South Carolina Loss Bad For Bernie Sanders, Why Hillary Clinton Could Gain Momentum From South Carolina

South Carolina gave Hillary Clinton a huge win over Bernie Sanders. Why Clinton won South Carolina is going to be debated for a while, but as the New York Times has reported, the Democratic primary wasn’t even close. With 99 percent of the precincts now counted (369,240), Clinton has won Saturday, February 27, South Carolina primary with 73.5 percent of the vote. Sanders drew just 26 percent of the vote, making it the most lopsided of the 2016 state primaries so far.

In the total votes, Hillary Clinton had 271,367 compared to just 95,840 for Bernie Sanders. Clinton takes 39 delegated from South Carolina, while Sanders takes 14. Democrats expended 2,033 votes on other candidates, accounting for about 0.6 percent of the total votes.

In the South Carolina Republican primary, Donald Trump took the state with 32.5 percent of the vote, followed by Marco Rubio with 22.5 percent, and Ted Cruz at 22.3 percent. Jeb Bush, despite stating that his campaign is on hold, still came in fourth place with 7.8 percent. With the South Carolina win, Trump takes 50 delegates to add to his totals.

Bernie Sanders In Minnesota
(Photo by Stephen Maturen/Getty Images)

So why did Bernie Sanders lose South Carolina so badly? As reported by Vox, the Sanders camp was hoping to pull minority voters from Hillary Clinton in the state. That strategy didn’t work at all, with Clinton winning by an even wider margin than anticipated. Additional data shows that Clinton is polling with huge leads over Sanders when it comes to voters “whose minds were totally made up.”

Upcoming state primaries where Hillary Clinton has huge polling leads include Texas (69-31), Alabama (76-24), Arkansas (67-33), Tennessee (69-31), Georgia (75-25), Virginia (72-28), and Louisiana (77-23). These numbers show why the South Carolina loss for Bernie Sanders could be one of a string of states that turn into losses. Super Tuesday could turn out to be a very bad day for the Sanders campaign if the polling numbers turn out to be correct.

Why the South Carolina Democratic Presidential Primary was important is because it is the last state before Super Tuesday. On March 1, 15 states will hold presidential primaries, marking it as potentially the most important day of the campaigns. While there are primaries all through the month of March, Super Tuesday is where campaigns on either side of the aisle can gain a lot of momentum toward winning the Democratic or Republican nomination.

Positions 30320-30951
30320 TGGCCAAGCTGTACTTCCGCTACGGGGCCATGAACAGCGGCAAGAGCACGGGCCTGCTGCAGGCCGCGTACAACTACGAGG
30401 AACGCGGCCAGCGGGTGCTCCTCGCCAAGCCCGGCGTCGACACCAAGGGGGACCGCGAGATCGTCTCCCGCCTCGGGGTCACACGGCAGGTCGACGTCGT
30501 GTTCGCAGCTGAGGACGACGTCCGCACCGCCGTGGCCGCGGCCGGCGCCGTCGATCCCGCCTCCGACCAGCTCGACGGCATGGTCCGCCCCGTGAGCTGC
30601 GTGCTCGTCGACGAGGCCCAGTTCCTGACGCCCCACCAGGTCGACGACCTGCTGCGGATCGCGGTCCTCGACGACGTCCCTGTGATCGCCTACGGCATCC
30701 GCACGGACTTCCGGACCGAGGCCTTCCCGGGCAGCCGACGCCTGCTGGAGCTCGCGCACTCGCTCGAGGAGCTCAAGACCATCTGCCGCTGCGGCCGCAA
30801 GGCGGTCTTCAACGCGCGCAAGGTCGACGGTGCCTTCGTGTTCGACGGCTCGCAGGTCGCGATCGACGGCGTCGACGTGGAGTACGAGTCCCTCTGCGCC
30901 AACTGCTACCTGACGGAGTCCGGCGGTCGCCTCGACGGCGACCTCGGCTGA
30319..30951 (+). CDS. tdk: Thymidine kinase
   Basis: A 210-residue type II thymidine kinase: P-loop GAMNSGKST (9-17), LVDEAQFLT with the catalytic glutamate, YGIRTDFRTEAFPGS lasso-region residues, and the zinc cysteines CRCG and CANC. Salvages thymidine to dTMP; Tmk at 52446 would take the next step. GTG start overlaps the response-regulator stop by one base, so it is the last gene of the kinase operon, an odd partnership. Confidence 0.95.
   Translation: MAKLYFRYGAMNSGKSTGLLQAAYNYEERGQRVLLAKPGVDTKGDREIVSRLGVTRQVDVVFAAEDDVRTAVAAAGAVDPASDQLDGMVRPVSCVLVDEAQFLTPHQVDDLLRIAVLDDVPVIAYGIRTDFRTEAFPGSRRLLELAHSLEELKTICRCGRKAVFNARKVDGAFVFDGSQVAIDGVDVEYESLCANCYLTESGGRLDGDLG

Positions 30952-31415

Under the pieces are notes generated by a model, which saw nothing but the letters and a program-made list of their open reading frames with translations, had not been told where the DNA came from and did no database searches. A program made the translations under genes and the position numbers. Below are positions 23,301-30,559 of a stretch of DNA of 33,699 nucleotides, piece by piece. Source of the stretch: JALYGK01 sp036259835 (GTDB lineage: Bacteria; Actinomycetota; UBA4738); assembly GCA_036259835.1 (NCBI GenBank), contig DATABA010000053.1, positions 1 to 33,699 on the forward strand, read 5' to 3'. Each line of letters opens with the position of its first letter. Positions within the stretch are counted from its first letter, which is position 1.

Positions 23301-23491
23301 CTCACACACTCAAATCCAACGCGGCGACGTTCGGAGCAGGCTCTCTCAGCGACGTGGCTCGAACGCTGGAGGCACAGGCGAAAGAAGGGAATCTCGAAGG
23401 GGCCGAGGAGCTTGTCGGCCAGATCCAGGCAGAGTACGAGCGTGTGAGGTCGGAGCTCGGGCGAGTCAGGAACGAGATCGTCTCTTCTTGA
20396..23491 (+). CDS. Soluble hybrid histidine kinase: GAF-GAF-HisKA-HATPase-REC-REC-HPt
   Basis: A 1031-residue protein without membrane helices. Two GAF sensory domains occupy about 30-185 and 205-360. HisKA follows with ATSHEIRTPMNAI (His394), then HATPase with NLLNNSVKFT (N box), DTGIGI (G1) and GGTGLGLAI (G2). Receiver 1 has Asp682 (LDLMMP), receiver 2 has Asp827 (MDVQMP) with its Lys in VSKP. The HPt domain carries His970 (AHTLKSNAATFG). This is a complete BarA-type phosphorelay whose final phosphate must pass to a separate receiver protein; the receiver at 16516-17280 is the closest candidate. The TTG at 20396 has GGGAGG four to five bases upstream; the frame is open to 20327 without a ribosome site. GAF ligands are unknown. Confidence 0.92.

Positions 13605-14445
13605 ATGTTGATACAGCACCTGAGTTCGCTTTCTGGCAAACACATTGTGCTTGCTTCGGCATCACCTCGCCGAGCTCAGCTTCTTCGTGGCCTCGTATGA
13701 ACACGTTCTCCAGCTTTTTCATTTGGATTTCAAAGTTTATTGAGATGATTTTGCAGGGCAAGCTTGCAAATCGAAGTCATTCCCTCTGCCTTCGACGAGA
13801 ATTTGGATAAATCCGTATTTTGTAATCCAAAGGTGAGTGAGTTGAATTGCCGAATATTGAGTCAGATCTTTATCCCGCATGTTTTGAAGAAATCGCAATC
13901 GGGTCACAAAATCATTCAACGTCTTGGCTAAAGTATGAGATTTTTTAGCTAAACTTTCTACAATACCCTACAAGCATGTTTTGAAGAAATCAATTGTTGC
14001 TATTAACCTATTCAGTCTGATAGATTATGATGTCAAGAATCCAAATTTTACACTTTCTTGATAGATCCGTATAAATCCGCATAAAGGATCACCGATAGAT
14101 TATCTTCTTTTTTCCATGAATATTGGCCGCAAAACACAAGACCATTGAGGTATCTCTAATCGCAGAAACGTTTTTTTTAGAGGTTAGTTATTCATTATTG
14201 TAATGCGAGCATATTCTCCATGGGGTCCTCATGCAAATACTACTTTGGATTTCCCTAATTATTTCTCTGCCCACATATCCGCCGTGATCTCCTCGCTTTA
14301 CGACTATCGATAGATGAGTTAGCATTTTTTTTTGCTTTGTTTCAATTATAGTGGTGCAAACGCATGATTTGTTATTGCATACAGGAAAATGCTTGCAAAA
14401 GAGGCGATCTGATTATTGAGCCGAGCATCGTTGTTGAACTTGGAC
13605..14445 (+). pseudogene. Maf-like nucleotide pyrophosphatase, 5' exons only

With the South Carolina primary numbers complete, Hillary Clinton has created a wider margin in the delegates supporting her now. Currently, Clinton has 544 pledged delegates, compared to the 85 who have pledged their support to Bernie Sanders. There are 4,136 total delegates available during the primaries, with one candidate needing to acquire 2,383 to win the nomination. The early polls for Super Tuesday suggest that the South Carolina win is going to create even more momentum for Clinton moving forward.

The Clintons
(Photo by Justin Sullivan/Getty Images)

On the Republican side of the primaries, there are 2,340 available delegates, with one candidate needing to win the support of 1,237 of them to earn the Republican nomination for president. The current numbers have Donald Trump in the lead with 82, followed by Ted Cruz (17), Marco Rubio (16), John Kasich (6), and Ben Carson (4). Those numbers do reflect the win that Trump secured in the state of South Carolina.

With South Carolina now decided, the candidates will again set focus on Alabama, Arkansas, Colorado, Georgia, Massachusetts, Minnesota, Oklahoma, Tennessee, Texas, Vermont, and Virginia for Super Tuesday. Republican-only caucuses and primaries will take place in Alaska, North Dakota, and Wyoming on March 1. While Bernie Sanders has again publicly stated that he would “soundly” beat Donald Trump in an election, the campaign took a major hit when it lost South Carolina to Hillary Clinton. Now Clinton becomes an even clearer frontrunner for the Democratic Party.

[Photo by Justin Sullivan/Getty Images]